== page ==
The veil of privacy Katharine Hepburn has so assiduously kept in place for most of her remarkable career is breached, fictionally at least, in this polished if unsurprising bio-play, which differs from a raft of similar celebrity tell-all shows primarily in that its subject is still alive.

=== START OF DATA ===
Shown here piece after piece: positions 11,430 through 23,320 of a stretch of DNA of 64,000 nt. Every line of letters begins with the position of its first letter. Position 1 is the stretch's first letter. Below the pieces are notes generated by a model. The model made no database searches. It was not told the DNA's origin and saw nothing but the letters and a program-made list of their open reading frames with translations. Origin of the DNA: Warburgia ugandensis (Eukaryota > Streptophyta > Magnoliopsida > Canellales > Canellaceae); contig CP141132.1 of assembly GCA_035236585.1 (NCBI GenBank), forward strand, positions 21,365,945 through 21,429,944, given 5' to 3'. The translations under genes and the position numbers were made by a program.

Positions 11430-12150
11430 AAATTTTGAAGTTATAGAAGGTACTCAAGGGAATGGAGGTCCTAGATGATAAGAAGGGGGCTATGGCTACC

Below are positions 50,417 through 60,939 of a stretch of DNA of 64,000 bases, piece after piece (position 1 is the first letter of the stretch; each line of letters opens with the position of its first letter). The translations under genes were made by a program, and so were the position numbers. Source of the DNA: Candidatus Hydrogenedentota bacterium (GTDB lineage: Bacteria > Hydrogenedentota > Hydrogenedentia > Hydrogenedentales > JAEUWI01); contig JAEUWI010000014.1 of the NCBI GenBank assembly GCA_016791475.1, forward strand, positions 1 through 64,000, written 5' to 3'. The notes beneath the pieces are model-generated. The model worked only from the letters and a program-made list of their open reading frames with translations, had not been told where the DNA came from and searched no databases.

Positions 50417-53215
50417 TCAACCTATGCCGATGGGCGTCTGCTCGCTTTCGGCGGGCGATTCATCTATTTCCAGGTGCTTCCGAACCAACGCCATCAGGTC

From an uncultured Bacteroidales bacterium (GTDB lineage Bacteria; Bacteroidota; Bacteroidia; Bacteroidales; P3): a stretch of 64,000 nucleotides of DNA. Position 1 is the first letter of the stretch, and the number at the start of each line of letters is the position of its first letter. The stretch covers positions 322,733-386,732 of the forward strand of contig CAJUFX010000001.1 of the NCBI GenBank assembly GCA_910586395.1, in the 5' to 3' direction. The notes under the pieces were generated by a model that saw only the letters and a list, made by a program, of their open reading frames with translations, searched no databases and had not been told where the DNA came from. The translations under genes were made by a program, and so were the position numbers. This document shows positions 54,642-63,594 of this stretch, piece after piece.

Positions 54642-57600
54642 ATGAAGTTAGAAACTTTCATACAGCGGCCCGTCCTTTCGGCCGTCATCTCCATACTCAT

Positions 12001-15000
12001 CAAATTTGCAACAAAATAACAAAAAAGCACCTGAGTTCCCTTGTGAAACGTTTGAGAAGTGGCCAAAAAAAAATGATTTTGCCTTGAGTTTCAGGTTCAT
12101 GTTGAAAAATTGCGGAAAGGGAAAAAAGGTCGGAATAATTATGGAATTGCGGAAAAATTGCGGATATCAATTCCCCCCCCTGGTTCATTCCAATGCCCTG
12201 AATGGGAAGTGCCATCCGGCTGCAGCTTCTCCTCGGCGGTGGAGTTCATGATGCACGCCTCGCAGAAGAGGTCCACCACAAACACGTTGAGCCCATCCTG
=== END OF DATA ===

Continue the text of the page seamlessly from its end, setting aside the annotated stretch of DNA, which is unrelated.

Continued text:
The veil of privacy Katharine Hepburn has so assiduously kept in place for most of her remarkable career is breached, fictionally at least, in this polished if unsurprising bio-play, which differs from a raft of similar celebrity tell-all shows primarily in that its subject is still alive.Not to worry — there’s little to cause offense here. Matthew Lombardo’s play is an affectionate portrait that depicts Hepburn meeting life’s challenges at two distant junctures in her career with the same mixture of sharp wit, common sense and stiff-backed courage, notwithstanding a few delicately revealed chinks in the emotional armor. It’s a skillfully constructed and thoroughly workmanlike bio-drama, but Kate Mulgrew’s remarkable performance infuses it with crisp, appealing life, not to mention eerie verisimilitude. She presents us with not one but two uncannily exact impersonations of a seemingly inimitable performer, both gracefully shaped by director John Tillinger. And Mulgrew is not just a skilled impersonator, but an actress of real sensitivities: On the rare occasions when the text allows it to, her performance moves beyond entertaining mimicry into a deeper kind of emotional identification that allows us to forget the voyeuristic aspects of the evening and experience it on a richer, more satisfying level. Mulgrew’s actual resemblance to Hepburn is hardly outstanding, but her mastery of the actress’s vocal and physical mannerisms certainly is. The mid-Atlantic accent strays a little too far east at times, but the clipped, slightly nasal Yankee twang and the utterly distinctive inflections — evoking everything from delicate winsomeness to forceful scorn — are precisely those of the Hepburn who flickered across movie screens for most of the 20th century. The clenched, jutting jaw and the mannish stride are also captured to perfection in the play’s first act, set at the family home on the Connecticut shore in 1938. Hepburn has retreated from Hollywood to salve her wounded pride. After a string of flops, she has been labeled “box office poison” by movie distributors. She sees career salvation in securing the juiciest, most hotly contested role in Hollywood history: Scarlett O’Hara. In between phone calls — from her agent, from the wayward brother whose dramatic expose of her life she’s intent on quashing — Hepburn rather improbably regales us with tales of her professional triumphs and disappointments, mixed in with small morsels of personal reflection, mostly focusing on the quirks of her family, notably a domineering father. The playwright has found a convincing voice for his famously private subject, drawing on the chatty but emotionally opaque style of her bluntly titled autobiography, “Me.” Lombardo’s Hepburn is forthright but eloquent, fiercely proud and determined to hold on to the career that has given her life its meaning. But he doesn’t really give her much of interest to say. The text is mostly a fluid, sometimes amusingly footnoted resume (“Leland Hayward was briefly my lover prior to becoming my agent. Tragically he excelled at neither”). There are occasional ruminations of a larger kind, as when she describes her complacent solitude as “the sacrifice one makes in order to get somewhere in life.” But revelations are few, and the interest is primarily held by watching Mulgrew unveil more aspects of her remarkable simulacrum of the star — a breathtakingly correct angling of the head here, the cat-that-ate-the-canary sparkle in the eye there. It is only in the play’s second act, which takes place in 1983, that the actress is allowed to span a range of feeling somewhat wider than that famously described by Dorothy Parker, reviewing Hepburn’s performance in “The Lake”: You know, the one about running the gamut of emotions from A to B. Parkinson’s disease has taken hold, so the wagging head that became an oddly touching aspect of Hepburn’s later screen performances is in evidence. Mulgrew deftly mimics both this physical infirmity and the particular changes that the disease — and of course, age — wrought on Hepburn’s crisply metallic voice. The string of anecdotes continues, in between the phone calls — Warren Beatty is wooing her for a screen return — but the play finally makes room for larger, more introspective passages. As Hepburn reflects on her complicated relationship with Spencer Tracy, for example, Mulgrew’s finely shaded performance allows us to forget the fame of the participants and connect with the character on a deeper level, lamenting the sad irony that a proud, accomplished woman could find real love only in humbling, even humiliating circumstances. And the suicide of Hepburn’s beloved older brother Tom, alluded to in the first act, is the subject of another long monologue that allows Mulgrew to flesh out her subject’s interior life. Hepburn is overcome by emotion as she recalls discovering the body dangling from the ceiling in her aunt’s attic (she was just 14 at the time). The weathered voice gives out, and the character is suddenly, strikingly at a loss for words. Deep grief shines vividly in eyes that suddenly lose the mischievous glitter they’ve retained into old age. At such times “Tea at Five” ceases to be merely an appointment with the familiar, and becomes a poignant exploration of the universal joy and anguish of love and loss.